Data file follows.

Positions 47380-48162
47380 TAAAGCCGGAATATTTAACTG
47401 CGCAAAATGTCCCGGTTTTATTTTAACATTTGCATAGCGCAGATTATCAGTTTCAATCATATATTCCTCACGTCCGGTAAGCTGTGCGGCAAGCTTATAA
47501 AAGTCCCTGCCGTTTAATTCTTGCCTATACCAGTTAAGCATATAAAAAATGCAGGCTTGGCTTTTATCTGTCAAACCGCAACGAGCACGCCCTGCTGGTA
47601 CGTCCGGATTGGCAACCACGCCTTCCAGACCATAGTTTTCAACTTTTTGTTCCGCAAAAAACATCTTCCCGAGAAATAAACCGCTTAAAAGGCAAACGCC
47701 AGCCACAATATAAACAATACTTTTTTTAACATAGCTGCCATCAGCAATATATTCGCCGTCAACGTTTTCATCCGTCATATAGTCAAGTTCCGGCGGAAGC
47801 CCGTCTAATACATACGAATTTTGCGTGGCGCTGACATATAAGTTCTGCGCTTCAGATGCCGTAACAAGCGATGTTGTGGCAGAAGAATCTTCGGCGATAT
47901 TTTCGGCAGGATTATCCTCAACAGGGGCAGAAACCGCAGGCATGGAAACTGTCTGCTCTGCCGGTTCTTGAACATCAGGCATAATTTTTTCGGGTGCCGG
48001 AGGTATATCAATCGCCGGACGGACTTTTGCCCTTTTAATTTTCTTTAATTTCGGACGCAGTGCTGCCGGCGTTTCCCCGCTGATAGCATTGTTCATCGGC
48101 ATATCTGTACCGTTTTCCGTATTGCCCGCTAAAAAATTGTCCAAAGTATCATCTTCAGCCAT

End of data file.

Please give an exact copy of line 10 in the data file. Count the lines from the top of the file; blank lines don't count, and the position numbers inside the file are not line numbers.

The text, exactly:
48101 ATATCTGTACCGTTTTCCGTATTGCCCGCTAAAAAATTGTCCAAAGTATCATCTTCAGCCAT